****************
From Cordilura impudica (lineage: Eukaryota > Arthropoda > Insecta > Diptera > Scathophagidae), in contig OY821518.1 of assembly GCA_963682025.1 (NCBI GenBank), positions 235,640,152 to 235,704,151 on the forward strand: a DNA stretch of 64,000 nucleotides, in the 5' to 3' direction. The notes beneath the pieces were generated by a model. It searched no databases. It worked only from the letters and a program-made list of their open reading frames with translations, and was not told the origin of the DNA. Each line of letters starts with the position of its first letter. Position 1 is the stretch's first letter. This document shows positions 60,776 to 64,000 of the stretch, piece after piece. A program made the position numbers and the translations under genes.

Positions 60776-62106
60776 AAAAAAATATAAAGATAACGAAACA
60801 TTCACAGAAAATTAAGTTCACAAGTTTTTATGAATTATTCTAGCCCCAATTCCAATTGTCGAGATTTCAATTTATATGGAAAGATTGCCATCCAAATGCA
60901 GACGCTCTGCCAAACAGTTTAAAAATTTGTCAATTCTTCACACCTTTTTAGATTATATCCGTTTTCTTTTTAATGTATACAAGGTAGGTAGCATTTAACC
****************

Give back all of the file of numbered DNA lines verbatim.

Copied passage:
From Cordilura impudica (lineage: Eukaryota > Arthropoda > Insecta > Diptera > Scathophagidae), in contig OY821518.1 of assembly GCA_963682025.1 (NCBI GenBank), positions 235,640,152 to 235,704,151 on the forward strand: a DNA stretch of 64,000 nucleotides, in the 5' to 3' direction. The notes beneath the pieces were generated by a model. It searched no databases. It worked only from the letters and a program-made list of their open reading frames with translations, and was not told the origin of the DNA. Each line of letters starts with the position of its first letter. Position 1 is the stretch's first letter. This document shows positions 60,776 to 64,000 of the stretch, piece after piece. A program made the position numbers and the translations under genes.

Positions 60776-62106
60776 AAAAAAATATAAAGATAACGAAACA
60801 TTCACAGAAAATTAAGTTCACAAGTTTTTATGAATTATTCTAGCCCCAATTCCAATTGTCGAGATTTCAATTTATATGGAAAGATTGCCATCCAAATGCA
60901 GACGCTCTGCCAAACAGTTTAAAAATTTGTCAATTCTTCACACCTTTTTAGATTATATCCGTTTTCTTTTTAATGTATACAAGGTAGGTAGCATTTAACC